|Range of motion|
|Series elasticity (knee)||100-600||Nm/rad|
|Single-board computer||Raspberry Pi 3|
|Power||36||36 V lithium polymer (LiPo) batteries|
In the United States, hundreds of thousands of leg amputees have a reduced quality of life due to persistent mobility limitations. To alleviate amputees’ challenges, research has focused on prosthetic leg hardware and control system design. However, progress in prosthetic leg control strategies has been stunted by lack of a uniform hardware system.
With the goal of unifying the research field of prosthetic leg controls, an open source robotic prosthetic leg (OSL) was proposed by the Neurobionics Lab at UM. This OSL is a robust and relatively inexpensive system that can be easily manufactured, assembled, and controlled. Researchers have access to downloadable hardware and software files on the project’s website, so that they can enter the research field without having to design the leg themselves. With a common platform, researchers can more easily compare control strategies and streamline the field towards highly functional robotic prosthetic legs.
The three main goals of the project are as follows:
Identify an electromechanical design for a low cost, high performance, open-source robotic knee and ankle system.
Understand how separate prosthesis control strategies can be combined to benefit amputee gait.
Evaluate the benefit of resulting controllers in amputee experiments; thereby validating the proposed open-source system as a general tool for research on prosthesis control.
The OSL includes the prosthesis hardware, sensors, low-level control software, and an Application Peripheral Interface (API) to communicate with researchers’ preferred high-level control systems.
Both joints use an electric motor coupled to a multi-stage belt drive transmission, increasing the torque provided at the output. Timing belt drives are chosen for their simplicity, low weight, low cost, and quiet operation. The transmission stages are designed to be as compact as possible while resisting tooth jump during peak torque. Newly developed PowerGrip GT3 (Stock Drive Products/Sterling Instrument, Hicksville, NY, USA) belts are chosen because they provide longer belt life, increased load-carrying capacity, and quieter operation relative to other available belts.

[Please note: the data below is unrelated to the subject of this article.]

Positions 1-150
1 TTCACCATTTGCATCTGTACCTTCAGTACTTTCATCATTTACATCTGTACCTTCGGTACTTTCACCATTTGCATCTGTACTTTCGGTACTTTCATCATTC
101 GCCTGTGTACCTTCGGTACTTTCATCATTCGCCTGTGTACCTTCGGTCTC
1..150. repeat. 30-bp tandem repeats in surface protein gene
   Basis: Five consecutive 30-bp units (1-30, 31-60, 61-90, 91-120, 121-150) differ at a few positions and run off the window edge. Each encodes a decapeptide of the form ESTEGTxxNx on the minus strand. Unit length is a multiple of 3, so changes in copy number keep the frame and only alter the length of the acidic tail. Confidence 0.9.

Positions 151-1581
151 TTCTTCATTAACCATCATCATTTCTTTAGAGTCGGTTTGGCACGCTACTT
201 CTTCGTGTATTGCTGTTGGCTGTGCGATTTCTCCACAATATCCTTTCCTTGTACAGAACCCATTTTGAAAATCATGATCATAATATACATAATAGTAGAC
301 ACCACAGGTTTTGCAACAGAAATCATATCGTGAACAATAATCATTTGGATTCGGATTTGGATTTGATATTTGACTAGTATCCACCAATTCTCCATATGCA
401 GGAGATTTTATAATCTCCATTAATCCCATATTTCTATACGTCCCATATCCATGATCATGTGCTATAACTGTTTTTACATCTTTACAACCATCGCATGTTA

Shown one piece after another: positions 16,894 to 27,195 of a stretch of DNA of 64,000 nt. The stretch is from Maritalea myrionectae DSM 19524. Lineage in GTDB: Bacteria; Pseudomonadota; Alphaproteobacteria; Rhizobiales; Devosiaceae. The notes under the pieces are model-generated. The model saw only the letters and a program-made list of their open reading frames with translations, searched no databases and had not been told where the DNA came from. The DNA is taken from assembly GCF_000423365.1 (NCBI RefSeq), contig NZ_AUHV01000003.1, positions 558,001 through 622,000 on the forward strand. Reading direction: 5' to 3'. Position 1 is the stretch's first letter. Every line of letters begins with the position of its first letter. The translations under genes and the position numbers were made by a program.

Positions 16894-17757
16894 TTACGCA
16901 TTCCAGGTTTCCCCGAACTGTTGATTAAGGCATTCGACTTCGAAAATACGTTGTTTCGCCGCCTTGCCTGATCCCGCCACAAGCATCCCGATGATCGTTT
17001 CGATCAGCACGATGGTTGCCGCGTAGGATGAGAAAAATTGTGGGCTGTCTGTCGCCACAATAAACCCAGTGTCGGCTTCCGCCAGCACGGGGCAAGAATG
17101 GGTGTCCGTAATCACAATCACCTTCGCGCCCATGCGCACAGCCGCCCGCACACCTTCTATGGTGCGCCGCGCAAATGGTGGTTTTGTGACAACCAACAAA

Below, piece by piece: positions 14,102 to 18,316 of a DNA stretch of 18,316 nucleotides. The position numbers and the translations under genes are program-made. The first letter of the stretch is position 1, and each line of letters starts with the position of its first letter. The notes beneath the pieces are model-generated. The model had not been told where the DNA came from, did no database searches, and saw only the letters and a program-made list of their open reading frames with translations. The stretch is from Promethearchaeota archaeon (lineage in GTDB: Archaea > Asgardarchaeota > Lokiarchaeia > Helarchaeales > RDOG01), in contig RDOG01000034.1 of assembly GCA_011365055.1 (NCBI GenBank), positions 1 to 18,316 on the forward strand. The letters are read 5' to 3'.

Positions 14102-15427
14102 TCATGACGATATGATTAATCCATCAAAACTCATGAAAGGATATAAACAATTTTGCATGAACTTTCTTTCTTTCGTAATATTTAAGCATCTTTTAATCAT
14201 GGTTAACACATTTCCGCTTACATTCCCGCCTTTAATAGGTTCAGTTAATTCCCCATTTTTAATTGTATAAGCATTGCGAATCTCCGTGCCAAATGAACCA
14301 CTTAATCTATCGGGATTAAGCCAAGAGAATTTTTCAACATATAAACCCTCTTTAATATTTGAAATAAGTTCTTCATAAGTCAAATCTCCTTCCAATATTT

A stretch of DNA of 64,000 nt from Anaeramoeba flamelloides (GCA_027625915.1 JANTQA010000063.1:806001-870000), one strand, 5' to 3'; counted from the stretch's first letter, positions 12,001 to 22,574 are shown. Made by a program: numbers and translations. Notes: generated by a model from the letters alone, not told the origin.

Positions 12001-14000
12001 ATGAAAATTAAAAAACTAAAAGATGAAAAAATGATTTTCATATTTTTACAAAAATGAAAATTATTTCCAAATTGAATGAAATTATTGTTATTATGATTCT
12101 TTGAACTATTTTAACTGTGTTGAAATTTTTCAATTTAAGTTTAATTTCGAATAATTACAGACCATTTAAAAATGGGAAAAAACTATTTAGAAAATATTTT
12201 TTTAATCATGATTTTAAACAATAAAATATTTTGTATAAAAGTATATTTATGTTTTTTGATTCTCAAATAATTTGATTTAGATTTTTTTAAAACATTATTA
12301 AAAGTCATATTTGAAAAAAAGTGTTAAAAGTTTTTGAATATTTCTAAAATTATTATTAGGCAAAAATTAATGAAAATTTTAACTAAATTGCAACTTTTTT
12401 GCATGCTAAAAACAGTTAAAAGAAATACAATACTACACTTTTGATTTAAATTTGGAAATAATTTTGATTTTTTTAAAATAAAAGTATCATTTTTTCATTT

The OSL has a target transmission ratio of 49:1. This transmission ratio allows the knee to achieve the torques and velocities required for locomotion while maintaining acceptable voltage and current requirements. A heuristic design exploration resulted in a three-stagebelt drive transmission consisting of a 2 mm pitch stage and two 5 mm pitch stages. Transmission components are machinedfrom7075-T6Aluminumthrough a combination of subtractive manufacturing and wire electronic discharge machining.
Selectable Series Elasticity
The knee design includes the ability to configure the mechanism as an SEA (series-elastic actuators), with options for a range of stiffness coefficients (including a non-SEA configuration). This ability to configure the SEA is termed selectable series elasticity. In assistive technologies and other areas of robotics, series elasticity is often implemented for improved torque control, shock tolerance, and the ability to store and return energy.
In the he knee design, series elasticity is achieved using custom torsional spring disks. Each disk is 4.3 mm thick and designed with 24 parallel, radially cantilevered beams that can deflect up to 15º. When maximally deflected, the peak von Mises stress is approximately 250 MPa (about half of the yield strength). The torsional spring disks are intended to be used with an innergear-shaped shaft. The shaft has teeth that interface with the tip of each cantilever. Relative motion between the innergear and spring disk deflects the cantilevered beams primarily through rolling contact, resulting in efficient energy storage.